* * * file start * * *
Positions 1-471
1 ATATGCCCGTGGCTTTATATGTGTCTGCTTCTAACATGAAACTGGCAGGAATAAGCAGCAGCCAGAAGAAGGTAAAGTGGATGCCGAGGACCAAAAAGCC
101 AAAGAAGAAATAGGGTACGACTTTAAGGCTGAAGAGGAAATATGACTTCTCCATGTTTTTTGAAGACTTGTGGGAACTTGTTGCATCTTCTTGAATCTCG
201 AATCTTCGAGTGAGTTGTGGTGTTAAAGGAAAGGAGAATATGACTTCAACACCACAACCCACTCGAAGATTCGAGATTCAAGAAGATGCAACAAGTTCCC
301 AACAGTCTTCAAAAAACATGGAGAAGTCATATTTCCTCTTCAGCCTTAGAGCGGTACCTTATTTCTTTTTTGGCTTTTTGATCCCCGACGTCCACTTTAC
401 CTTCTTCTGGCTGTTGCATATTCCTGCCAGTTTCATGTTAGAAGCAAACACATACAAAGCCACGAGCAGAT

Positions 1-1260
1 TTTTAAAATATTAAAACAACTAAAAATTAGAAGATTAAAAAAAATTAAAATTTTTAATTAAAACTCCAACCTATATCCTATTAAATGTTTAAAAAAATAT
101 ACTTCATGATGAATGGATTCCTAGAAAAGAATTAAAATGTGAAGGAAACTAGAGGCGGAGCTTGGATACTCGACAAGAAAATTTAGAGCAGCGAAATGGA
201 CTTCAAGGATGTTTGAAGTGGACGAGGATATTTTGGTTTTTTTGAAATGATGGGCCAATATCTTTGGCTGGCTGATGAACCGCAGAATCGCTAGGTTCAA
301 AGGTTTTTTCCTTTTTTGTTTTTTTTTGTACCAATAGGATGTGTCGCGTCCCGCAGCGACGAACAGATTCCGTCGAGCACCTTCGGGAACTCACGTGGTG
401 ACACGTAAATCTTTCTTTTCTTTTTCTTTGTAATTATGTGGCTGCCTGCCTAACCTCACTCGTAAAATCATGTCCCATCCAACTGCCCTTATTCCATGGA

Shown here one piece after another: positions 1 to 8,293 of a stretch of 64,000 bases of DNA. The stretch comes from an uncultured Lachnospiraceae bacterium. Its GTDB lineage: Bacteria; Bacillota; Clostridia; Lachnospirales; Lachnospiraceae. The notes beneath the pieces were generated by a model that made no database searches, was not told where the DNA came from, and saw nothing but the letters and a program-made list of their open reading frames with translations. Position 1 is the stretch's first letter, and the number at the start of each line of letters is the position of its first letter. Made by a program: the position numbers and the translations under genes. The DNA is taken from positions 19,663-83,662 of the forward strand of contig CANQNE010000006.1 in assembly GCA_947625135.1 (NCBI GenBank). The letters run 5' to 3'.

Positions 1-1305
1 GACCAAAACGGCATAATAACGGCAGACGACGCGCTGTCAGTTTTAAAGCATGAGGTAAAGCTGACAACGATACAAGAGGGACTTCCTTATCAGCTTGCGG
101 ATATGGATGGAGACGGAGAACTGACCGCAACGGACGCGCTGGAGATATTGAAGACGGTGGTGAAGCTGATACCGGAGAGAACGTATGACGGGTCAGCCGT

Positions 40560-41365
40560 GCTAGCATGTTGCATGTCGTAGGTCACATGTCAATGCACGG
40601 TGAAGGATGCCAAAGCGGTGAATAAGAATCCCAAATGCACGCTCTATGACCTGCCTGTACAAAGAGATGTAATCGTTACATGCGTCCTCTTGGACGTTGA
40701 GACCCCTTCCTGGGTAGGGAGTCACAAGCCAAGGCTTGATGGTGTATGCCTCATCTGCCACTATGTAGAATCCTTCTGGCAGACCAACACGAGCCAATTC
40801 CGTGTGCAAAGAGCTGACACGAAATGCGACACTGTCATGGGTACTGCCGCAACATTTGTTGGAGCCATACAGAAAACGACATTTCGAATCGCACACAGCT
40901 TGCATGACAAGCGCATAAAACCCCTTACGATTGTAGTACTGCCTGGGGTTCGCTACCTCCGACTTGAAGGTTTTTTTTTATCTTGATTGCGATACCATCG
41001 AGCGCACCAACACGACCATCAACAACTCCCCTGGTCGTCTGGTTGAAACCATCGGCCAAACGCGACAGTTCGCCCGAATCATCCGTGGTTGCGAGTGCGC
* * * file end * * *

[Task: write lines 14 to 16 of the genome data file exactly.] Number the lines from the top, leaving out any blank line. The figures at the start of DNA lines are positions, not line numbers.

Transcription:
Positions 1-1305
1 GACCAAAACGGCATAATAACGGCAGACGACGCGCTGTCAGTTTTAAAGCATGAGGTAAAGCTGACAACGATACAAGAGGGACTTCCTTATCAGCTTGCGG
101 ATATGGATGGAGACGGAGAACTGACCGCAACGGACGCGCTGGAGATATTGAAGACGGTGGTGAAGCTGATACCGGAGAGAACGTATGACGGGTCAGCCGT